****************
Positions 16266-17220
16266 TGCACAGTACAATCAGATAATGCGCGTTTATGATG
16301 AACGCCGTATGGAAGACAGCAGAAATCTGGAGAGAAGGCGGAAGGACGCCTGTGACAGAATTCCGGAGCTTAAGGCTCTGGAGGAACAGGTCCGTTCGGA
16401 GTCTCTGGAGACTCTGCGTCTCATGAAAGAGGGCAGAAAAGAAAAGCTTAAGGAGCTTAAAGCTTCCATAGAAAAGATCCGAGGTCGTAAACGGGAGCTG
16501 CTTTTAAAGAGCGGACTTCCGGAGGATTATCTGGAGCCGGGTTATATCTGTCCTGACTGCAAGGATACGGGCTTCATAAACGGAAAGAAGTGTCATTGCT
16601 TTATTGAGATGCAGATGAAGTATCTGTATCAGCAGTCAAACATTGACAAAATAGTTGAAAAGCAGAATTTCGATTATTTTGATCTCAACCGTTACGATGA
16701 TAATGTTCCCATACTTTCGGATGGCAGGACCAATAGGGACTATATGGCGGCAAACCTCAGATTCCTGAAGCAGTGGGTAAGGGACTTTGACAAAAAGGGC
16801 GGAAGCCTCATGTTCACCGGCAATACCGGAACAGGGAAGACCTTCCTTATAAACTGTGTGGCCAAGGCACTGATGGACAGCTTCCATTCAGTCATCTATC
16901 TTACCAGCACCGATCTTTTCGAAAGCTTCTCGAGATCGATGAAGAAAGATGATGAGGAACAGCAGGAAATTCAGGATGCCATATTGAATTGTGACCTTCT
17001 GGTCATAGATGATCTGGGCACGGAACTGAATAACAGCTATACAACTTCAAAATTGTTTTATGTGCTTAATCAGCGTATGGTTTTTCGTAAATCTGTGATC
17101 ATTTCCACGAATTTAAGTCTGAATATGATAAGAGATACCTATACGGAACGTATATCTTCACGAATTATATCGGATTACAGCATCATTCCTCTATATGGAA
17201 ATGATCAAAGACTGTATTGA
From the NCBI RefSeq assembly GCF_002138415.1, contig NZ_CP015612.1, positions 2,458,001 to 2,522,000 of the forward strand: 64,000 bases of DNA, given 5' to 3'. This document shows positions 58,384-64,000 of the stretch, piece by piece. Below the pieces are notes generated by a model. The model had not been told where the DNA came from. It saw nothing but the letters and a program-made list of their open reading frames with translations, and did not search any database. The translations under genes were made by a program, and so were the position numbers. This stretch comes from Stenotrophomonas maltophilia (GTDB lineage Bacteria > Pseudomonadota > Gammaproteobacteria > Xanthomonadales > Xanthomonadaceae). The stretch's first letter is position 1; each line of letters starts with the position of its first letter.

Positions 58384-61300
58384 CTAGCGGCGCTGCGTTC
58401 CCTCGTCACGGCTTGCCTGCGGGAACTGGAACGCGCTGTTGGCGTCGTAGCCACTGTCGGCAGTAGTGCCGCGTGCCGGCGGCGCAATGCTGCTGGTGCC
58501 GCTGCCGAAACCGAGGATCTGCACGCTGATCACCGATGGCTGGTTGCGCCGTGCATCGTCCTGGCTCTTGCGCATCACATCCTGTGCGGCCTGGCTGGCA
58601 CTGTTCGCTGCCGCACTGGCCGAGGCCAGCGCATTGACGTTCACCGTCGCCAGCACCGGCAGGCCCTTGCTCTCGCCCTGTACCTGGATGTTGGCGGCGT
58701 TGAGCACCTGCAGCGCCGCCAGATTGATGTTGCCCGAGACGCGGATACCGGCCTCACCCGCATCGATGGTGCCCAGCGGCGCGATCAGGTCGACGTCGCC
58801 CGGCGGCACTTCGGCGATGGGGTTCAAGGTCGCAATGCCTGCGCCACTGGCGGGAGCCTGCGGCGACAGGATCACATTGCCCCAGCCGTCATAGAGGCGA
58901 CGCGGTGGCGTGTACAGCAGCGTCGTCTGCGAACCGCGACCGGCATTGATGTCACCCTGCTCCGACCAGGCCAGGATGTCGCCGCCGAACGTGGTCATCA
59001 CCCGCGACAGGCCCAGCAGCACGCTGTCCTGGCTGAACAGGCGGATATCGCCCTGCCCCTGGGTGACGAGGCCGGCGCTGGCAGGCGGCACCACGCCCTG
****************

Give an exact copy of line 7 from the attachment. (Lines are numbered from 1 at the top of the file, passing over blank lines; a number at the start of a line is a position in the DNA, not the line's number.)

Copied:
16701 TAATGTTCCCATACTTTCGGATGGCAGGACCAATAGGGACTATATGGCGGCAAACCTCAGATTCCTGAAGCAGTGGGTAAGGGACTTTGACAAAAAGGGC